Some seven decades ago when the crowing of the princess to become Queen Elizabeth II, Argentine president General Juan Domingo Peron sent as his representative and envoy to the ceremony his vice president, Admiral Alberto Teisaire.
But the naval officer originally from the province of Mendoza, also carried a special proposal to the UK, referred to the Falklands/Malvinas Islands, according to historians from that province who sketched out events in an article published in Diario Mendoza Today.
Allegedly according to events, at the end of May 1952, Elizabeth Alexandra Mary was preparing for her coronation, and at the same time Admiral Teisaire arrived in London appointed as ambassador extraordinary and plenipotentiary on special mission, in other words a personal envoy from president Peron. He attended the ceremony at Westminster Abbey.
Argentina wanted to double honor Great Britain by sending to the ceremony not only the second most important person in the country, and who replaced President Peron in his absence, but a person who is also a member of one of the services most admired by the British, the Navy.
However the special mission of the Argentine naval officer was not only to participate in the coronation, but also to formalize a proposal from Peron, referred to the recovery of the Falkland/Malvinas Islands.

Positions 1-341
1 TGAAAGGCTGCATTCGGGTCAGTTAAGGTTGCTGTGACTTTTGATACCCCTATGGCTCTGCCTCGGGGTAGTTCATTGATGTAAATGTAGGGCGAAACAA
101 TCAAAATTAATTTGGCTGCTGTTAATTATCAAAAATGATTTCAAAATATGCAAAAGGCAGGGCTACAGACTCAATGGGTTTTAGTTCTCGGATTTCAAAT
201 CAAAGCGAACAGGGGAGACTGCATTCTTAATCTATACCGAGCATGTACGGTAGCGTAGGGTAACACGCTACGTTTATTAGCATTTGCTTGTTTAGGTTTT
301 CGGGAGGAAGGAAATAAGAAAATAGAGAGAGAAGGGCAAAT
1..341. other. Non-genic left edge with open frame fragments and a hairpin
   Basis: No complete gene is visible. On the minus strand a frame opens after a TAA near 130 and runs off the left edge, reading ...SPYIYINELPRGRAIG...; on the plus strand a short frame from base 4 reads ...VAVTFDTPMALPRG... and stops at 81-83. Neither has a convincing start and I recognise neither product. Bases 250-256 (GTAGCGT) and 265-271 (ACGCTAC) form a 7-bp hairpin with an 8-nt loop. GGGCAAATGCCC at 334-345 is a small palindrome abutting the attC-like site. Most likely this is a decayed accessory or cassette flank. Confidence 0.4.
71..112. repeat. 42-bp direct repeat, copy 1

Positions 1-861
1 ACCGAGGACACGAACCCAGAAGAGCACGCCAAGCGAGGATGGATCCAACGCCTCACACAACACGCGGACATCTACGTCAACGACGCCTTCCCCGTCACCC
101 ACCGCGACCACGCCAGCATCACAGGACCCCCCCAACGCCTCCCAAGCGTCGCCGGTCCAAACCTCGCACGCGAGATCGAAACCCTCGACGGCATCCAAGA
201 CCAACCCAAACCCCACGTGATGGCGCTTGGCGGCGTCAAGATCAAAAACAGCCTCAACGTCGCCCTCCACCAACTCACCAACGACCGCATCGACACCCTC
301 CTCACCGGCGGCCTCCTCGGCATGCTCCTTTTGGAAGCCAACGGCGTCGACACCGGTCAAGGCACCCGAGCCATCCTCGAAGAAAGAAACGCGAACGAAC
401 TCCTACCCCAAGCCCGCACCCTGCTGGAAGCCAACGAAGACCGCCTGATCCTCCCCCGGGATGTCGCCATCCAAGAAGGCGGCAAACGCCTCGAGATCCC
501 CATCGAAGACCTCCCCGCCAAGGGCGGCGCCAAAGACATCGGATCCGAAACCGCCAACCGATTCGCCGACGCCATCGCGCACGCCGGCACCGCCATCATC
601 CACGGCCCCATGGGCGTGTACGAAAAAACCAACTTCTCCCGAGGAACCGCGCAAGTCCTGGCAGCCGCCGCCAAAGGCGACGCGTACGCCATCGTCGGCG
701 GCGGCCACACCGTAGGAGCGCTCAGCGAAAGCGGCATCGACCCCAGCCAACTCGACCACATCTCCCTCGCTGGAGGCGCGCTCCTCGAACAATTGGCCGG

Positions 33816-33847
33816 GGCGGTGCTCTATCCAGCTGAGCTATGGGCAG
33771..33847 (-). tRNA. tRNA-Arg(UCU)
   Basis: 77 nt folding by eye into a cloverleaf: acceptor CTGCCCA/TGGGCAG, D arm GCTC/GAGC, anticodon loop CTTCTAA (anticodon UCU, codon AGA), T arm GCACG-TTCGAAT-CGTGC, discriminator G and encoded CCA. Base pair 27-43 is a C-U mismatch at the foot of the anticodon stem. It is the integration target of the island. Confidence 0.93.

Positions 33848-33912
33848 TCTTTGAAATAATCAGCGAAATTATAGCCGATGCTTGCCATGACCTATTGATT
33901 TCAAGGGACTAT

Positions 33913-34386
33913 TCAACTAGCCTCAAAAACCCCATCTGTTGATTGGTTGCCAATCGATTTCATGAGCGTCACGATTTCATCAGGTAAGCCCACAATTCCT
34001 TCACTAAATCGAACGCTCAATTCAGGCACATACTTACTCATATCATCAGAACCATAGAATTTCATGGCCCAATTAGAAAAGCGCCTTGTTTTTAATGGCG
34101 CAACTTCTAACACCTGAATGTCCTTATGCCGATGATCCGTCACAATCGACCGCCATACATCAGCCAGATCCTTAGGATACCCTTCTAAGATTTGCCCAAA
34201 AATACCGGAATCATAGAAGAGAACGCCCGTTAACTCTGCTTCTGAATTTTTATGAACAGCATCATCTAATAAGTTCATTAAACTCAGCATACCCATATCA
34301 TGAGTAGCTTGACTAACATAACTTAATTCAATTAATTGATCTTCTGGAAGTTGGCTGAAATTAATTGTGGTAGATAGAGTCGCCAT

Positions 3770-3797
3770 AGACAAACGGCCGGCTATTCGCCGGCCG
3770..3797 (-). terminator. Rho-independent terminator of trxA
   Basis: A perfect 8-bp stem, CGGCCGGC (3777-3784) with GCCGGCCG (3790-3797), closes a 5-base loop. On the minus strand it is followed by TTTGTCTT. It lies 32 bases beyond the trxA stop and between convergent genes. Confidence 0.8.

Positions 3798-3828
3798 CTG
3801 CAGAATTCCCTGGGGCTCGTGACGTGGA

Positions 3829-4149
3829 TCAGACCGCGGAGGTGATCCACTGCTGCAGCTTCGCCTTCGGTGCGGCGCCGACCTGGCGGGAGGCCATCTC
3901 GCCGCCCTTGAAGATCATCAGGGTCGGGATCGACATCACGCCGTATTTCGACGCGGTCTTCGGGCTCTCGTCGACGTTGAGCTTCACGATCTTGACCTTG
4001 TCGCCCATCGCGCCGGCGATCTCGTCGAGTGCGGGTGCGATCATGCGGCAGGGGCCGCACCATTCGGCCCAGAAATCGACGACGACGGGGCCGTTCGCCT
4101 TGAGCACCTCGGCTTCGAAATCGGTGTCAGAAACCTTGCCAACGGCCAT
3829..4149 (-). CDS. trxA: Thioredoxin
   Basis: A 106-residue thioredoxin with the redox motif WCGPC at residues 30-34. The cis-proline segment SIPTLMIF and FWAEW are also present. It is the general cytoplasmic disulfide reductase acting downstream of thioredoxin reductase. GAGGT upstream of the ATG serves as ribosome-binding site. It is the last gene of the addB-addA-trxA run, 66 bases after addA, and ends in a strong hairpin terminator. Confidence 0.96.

In a private meeting at the Park Lane Hotel, Teisaire told Lord Reading (Gerald Rufus Isaacs), then head of Latin American affairs that Argentina was proposing a long term deal for the purchase of the Falklands.
Allegedly according to declassified documents, the Argentine government wanted Anglo/Argentine relations to be established on a firm base, and that as part of a some long term understanding, involving payment, Great Britain would drop all rights and/or claims over the Malvinas Islands.
Although there was no mention of any specific sum of money, apparently Lord Reading rejected the proposal, and justified such a refusal pointing out that the inhabitants of the Malvinas Islands were British, and if a plebiscite was held, most certainly almost unanimously they would prefer to remain under the British flag”.
The document also points out, between brackets, that (both negotiators agreed that probably that would be the outcome).
Lord Reading apparently also added that it was unconceivable that any British government would even consider the sale of the Islands, and if they did the government would be ousted of Parliament.